In many states, criminal offenses are categorized as felony offenses, broken down into classes such as first-degree or Class B. In New Jersey, however, criminal offenses are legally referred to as indictable offenses. Because they are felonies, an indictable offense in NJ is treated the same way as felonies in other states. While the name may be different, the penalties and proceedings are generally the same.
What Does “Indictable Offense” Mean?
For disorderly persons charges, an arrest is made and court procedures can begin right away. For indictable offenses, however, a case must undergo a grand jury investigation. The point of the investigation is to judge the evidence presented and determine if a case can be made against the defendant. Essentially, the state must justify the need for a trial against the defendant. Because indictable offenses are felonies, there are serious consequences and penalties associated with a conviction. As such, extra precautions are taken to ensure a charge can be made and a trial enacted.
What is the Point of the Grand Jury?
The grand jury isn’t the official trial a defendant faces. Instead, it is a barrier between the arrest and the actual trial. During a grand jury hearing, the jury is not required to decide a verdict of guilty or not guilty. Instead, they are only examining the evidence to determine if the defendant should be formally charged. Even if a defendant isn’t convicted, a felony charge can still have major consequences on their life, and a grand jury’s job is to ensure that there’s enough evidence to move to trial.
A grand jury is made up of 23 citizens chosen to help decide whether a state should move forward with its case. When a grand jury is called, the prosecutor will provide them with the evidence they need and ensure that each member understands the specifics of the laws in question. If at least two-thirds of the jury believes there’s enough evidence to proceed, they provide a written statement referred to as an indictment. This allows the defendant to be formally charged with the offense and moves the case to a trial.
Penalties for an Indictable Offense in NJ
An indictable offense in NJ will fit into one of the following four categories, each with its own set of penalties and consequences. While there are standards for most offenses, the associated penalties will differ depending on the type of crime committed and other factors, such as whether there was a previous criminal record.
First-Degree Indictable Offense
A first-degree offense is the most severe. Serious crimes such as murder, manslaughter, and large-scale drug operations typically fall into this category. Penalties for a first-degree indictable offense include:
- 10-30 years in prison
- Fines of up to $200,000
Second-Degree Indictable Offense
While not as severe as the offenses in the first-degree category, second-degree indictable offenses are still severe. Crimes such as aggravated arson, burglary, and kidnapping typically fall into this category. Penalties for a second-degree indictable offense include:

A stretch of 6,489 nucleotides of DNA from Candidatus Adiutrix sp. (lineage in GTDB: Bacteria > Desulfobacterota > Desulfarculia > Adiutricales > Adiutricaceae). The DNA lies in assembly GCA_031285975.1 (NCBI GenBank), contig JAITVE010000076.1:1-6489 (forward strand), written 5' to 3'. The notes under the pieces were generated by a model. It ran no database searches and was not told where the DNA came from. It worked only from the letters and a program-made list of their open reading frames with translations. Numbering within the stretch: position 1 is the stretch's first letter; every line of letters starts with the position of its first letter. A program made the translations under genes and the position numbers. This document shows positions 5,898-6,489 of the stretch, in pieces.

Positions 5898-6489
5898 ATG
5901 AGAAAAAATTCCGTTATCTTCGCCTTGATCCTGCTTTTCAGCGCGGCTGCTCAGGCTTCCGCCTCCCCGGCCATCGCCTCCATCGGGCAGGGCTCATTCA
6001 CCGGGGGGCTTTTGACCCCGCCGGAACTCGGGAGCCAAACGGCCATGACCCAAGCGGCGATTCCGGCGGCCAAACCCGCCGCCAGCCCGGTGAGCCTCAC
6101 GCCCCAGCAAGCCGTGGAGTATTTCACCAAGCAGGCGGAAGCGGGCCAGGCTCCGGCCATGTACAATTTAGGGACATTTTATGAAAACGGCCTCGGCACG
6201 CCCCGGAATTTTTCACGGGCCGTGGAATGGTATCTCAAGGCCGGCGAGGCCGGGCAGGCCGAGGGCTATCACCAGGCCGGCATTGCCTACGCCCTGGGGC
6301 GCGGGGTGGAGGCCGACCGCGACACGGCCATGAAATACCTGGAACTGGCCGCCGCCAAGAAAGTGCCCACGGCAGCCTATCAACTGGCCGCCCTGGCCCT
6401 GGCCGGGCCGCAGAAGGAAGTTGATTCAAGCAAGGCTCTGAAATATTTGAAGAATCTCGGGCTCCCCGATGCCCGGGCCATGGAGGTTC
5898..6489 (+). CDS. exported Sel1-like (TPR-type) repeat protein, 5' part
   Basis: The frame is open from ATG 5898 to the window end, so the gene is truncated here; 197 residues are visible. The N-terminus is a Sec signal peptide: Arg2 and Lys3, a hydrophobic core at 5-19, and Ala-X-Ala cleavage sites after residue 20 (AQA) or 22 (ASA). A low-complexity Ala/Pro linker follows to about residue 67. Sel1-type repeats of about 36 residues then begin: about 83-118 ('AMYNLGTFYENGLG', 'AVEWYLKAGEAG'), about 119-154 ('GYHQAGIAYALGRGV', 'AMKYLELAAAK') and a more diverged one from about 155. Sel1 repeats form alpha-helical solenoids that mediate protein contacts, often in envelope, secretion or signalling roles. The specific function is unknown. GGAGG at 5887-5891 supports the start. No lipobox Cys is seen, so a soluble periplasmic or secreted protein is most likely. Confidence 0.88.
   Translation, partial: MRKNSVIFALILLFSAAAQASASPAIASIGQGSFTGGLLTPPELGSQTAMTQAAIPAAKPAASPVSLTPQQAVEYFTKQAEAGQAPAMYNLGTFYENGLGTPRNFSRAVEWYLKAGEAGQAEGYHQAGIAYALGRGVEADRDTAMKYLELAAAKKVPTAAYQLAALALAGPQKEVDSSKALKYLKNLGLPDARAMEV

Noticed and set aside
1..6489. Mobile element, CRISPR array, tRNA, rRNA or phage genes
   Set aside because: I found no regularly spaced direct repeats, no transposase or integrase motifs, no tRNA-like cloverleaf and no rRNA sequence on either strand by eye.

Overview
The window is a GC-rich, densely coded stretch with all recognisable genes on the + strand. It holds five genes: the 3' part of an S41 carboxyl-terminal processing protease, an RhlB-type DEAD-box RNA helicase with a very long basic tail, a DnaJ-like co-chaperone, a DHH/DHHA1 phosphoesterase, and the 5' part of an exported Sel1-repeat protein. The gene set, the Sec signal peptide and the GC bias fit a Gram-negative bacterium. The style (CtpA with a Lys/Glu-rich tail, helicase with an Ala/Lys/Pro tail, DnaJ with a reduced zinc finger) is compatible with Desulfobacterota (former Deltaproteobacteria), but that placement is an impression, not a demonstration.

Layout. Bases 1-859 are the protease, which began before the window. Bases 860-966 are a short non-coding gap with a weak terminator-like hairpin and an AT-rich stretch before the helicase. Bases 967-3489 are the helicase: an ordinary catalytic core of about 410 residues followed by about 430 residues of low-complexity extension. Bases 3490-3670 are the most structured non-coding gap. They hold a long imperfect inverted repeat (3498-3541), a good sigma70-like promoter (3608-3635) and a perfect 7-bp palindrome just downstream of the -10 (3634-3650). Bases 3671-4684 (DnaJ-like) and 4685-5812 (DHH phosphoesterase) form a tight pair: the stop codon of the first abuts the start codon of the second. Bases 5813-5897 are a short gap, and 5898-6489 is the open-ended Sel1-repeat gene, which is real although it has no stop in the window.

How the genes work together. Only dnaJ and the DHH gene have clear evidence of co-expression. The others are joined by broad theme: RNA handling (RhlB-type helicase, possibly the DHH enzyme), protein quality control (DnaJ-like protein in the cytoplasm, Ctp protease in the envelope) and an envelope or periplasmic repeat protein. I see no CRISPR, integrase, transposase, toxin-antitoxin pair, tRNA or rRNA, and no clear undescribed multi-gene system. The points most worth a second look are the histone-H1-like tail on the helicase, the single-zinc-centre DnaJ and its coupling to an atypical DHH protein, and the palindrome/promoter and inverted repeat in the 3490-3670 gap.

- 5-10 years in prison
- Fines up to $150,000
Third-Degree Indictable Offense
A third-degree indictable offense in NJ isn’t as severe as first and second-degree offenses, but it can still have major consequences. Crimes such as drug possession, DUI, and assault can fall into this category. Penalties for third-degree indictable offenses include:
- 3-5 years in prison
- Fines up to $15,000
Fourth-Degree Indictable Offense
A fourth-degree indictable offense is still a felony, but it’s not as serious as the other categories. Crimes such as stalking, forgery, and lesser robbery acts can all fall into this category. Penalties for a fourth-degree indictable offense include:
- Up to 18 months in prison
- Fines up to $10,000
While there are many factors that influence the penalties a successful conviction carries, many indictable offenses do have a mandatory minimum that judges are required to sentence. However, judges may allow a defendant to serve a portion of their sentence under probation if the situation calls for it.
Getting Released While an Indictable Offense is Pending
New Jersey’s bail system operates on the presumption that no criminal defendant should be held in custody prior to their trial date. Being charged with a crime and convicted of a crime are two separate instances. When you are arrested, a judge will perform a public safety assessment to determine if a defendant should be held in pretrial detention. The ruling is judged based on the situational risk of the defendant committing additional criminal offenses or failing to appear for their court date. If the first point is at high risk, a defendant may be kept in jail until their trial. However, if the second point is at high risk, a defendant may be released on bail. If neither has a high-risk factor, a judge may determine that a defendant can be released on reputation.
Defenses for an Indictable Offense in NJ
If you are charged with an indictable offense in NJ, it’s important that you contact your attorney as soon as possible to begin building your defense. A successful conviction and charge for an indictable offense can have long-lasting consequences on your record. Having a lawyer present can help you fight your charges and determine the best course of action moving forward.
Defending an indictable charge in NJ isn’t always easy, but it can help reduce the penalties you might face. Working with a criminal defense attorney can help you defend your case and understand your charges. If you’re facing a charge for an indictable offense in NJ, contact Attorney Leon Matchin today. Attorney Matchin has dedicated his practice to defending his clients and securing favorable outcomes from their trial. You can call Attorney Matchin at 732-887-2479 or email him at [email protected] for help with your case.